2. “For too long, gun violence has plagued our city and disproportionately affected Black and
    Brown communities here in Jackson and nationwide”

    Funny that he speaks of “gun violence” as if it’s a third party…and the “black and brown communities” as if they’re innocent bystanders.

    He could have just said…”Blacks and browns disproportionately shoot each other, a lot”.

  3. The “right” to keep and BEAR arms shall not be infringed. Open carry is “bearing” arms. The affirmation of the 2nd amendment by the SCOTUS should be the only ruling necessary Mr. Turley.

  4. While we are at it, let’s read what Chief Lumumba said:
    ————–
    Please see Mayor Lumumba’s video transcript below:

    “For too long, gun violence has plagued our city and disproportionately affected Black and
    Brown communities here in Jackson and nationwide.

    In the space of just one week – two innocent children lost their lives due to senseless gun violence. Many of these killings could have been avoided if we had state law that enabled us to better control the presence of firearms on our streets.

    As a city, we have championed progressive programs toward lessening the occurrence of violent crime here in Jackson with our violence interruption and credible messenger programs- to find better solutions to interpersonal conflict before they turn deadly– but these measures alone will not stop the gun crime that we have become all too accustomed to experiencing.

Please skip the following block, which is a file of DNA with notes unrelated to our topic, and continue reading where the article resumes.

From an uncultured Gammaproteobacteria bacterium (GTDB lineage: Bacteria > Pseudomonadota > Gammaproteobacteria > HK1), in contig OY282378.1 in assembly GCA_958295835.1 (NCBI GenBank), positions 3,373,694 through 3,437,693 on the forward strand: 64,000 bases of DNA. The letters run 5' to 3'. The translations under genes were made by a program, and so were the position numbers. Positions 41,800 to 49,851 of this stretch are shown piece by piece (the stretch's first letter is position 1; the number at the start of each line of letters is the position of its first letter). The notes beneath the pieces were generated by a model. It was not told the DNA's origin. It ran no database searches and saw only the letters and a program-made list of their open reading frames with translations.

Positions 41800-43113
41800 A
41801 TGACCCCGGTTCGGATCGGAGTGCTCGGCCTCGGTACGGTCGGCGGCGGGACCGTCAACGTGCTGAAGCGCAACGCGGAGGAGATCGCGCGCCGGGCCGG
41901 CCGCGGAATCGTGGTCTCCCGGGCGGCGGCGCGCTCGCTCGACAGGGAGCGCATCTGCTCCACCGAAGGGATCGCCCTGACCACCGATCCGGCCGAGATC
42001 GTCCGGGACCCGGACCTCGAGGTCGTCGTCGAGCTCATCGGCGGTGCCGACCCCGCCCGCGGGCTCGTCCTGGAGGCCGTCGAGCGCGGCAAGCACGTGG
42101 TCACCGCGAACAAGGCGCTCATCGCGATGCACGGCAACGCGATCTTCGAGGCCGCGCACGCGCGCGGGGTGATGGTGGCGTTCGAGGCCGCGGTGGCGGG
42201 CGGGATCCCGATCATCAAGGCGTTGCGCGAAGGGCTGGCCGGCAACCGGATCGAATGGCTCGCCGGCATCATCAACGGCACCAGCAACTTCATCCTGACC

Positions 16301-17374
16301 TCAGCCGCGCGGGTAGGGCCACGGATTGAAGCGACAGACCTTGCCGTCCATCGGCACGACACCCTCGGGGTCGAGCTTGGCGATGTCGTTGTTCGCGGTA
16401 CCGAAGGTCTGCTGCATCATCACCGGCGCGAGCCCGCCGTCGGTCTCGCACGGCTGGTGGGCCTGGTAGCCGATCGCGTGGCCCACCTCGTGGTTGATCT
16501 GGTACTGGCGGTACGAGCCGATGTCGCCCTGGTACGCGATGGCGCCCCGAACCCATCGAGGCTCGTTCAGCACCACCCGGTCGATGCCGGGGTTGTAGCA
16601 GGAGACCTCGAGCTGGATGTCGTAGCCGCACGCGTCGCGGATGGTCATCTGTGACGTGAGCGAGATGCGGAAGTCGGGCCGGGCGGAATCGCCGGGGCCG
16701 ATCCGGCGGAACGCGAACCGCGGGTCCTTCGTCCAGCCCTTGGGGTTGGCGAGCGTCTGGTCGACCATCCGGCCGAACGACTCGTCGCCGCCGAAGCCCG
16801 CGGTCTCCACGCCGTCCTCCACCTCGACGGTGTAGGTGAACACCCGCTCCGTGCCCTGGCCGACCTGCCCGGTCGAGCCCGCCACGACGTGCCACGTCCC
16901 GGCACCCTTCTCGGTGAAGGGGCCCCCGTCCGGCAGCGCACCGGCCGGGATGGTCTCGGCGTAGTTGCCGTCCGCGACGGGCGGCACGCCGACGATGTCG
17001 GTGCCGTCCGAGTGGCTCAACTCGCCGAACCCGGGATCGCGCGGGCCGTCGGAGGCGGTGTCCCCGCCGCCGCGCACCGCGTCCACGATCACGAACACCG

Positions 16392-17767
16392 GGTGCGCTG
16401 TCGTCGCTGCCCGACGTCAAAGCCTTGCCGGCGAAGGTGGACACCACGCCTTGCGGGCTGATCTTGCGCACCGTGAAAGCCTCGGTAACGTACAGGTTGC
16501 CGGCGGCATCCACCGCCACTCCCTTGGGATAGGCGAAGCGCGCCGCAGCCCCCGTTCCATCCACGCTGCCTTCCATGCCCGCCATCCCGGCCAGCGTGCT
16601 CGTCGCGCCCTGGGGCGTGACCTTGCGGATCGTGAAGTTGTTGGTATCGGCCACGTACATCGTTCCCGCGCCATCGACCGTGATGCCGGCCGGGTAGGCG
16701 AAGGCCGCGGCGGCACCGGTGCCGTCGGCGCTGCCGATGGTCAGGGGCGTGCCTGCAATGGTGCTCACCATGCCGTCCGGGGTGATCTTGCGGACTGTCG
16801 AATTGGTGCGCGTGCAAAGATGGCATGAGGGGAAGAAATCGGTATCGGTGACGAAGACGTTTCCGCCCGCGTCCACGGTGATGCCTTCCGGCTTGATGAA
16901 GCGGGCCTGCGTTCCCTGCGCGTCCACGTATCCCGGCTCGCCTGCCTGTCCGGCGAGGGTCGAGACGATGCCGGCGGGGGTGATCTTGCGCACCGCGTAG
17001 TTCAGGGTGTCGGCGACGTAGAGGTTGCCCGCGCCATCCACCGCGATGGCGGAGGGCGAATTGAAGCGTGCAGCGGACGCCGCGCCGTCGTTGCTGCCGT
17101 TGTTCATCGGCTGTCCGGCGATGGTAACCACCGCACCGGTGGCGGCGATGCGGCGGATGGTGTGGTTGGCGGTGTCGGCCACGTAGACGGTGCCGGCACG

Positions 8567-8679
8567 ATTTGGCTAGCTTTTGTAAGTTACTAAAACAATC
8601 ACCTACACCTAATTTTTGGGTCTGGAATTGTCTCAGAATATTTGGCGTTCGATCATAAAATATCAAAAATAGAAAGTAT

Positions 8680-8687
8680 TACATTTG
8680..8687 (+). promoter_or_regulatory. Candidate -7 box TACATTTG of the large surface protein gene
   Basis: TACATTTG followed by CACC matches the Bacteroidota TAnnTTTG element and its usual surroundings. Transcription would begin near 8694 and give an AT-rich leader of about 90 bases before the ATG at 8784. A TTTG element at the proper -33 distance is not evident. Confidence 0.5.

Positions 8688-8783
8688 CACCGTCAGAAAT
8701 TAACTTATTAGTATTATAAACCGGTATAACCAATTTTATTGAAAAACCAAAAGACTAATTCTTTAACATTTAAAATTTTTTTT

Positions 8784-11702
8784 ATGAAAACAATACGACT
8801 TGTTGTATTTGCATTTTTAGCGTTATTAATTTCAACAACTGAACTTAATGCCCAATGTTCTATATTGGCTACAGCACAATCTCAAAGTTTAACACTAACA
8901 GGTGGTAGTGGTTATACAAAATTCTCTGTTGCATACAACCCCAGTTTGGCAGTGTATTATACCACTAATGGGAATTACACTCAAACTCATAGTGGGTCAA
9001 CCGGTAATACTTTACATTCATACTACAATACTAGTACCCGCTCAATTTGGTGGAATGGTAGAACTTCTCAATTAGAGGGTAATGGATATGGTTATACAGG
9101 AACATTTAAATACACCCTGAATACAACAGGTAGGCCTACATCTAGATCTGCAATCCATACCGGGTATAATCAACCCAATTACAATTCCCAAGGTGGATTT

The City of Jackson faces a significant challenge with illegal guns. The Open Carry Law interferes with law enforcement’s ability to take illegal guns off of the streets.Prior to Open Carry, when Jackson police officers saw a gun in plain view, it gave them probable cause to seize the weapon and determine whether or not it was an illegal gun.

    The open carry law not only provides protection for individuals who are armed with illegal weapons; it also creates an atmosphere of fear and intimidation in the community. We cannot continue to turn a blind eye to the fact that the Open Carry Law has led to an increase in gun violence in our communities.

    Since 2013, child deaths by firearms in the South have increased 72%, according to the National Center for Health Statistics.Sending our thoughts and prayers to the families who have lost loved ones to senseless gun violence is not enough.

    If we are sincere in our hope for better outcomes and a brighter future for our youth, we must be moved to action. It is this call to action that has led to my decision to issue an Executive Order suspending Open Carry law during the COVID-19 civil emergency. Under State Statute 45-17-7(e), I am given the discretion in the interest of public safety and welfare to issue such orders that are necessary for the protection of life and property.

    In this moment of great distress and economic tension it is important that we eliminate the ability for illegal weapons to inflict irreparable harm on our City. I want to make it clear that I have no principal disagreement with the Second Amendment right to bear arms, but all rights must be balanced by reasonable regulations. A right that protects illegal guns and puts more people in fear, a right that escalates conflict beyond a point of resolution, and a right that interferes with another person’s right to live is not a legitimate right to be maintained.

    Your right to swing ends at my nose.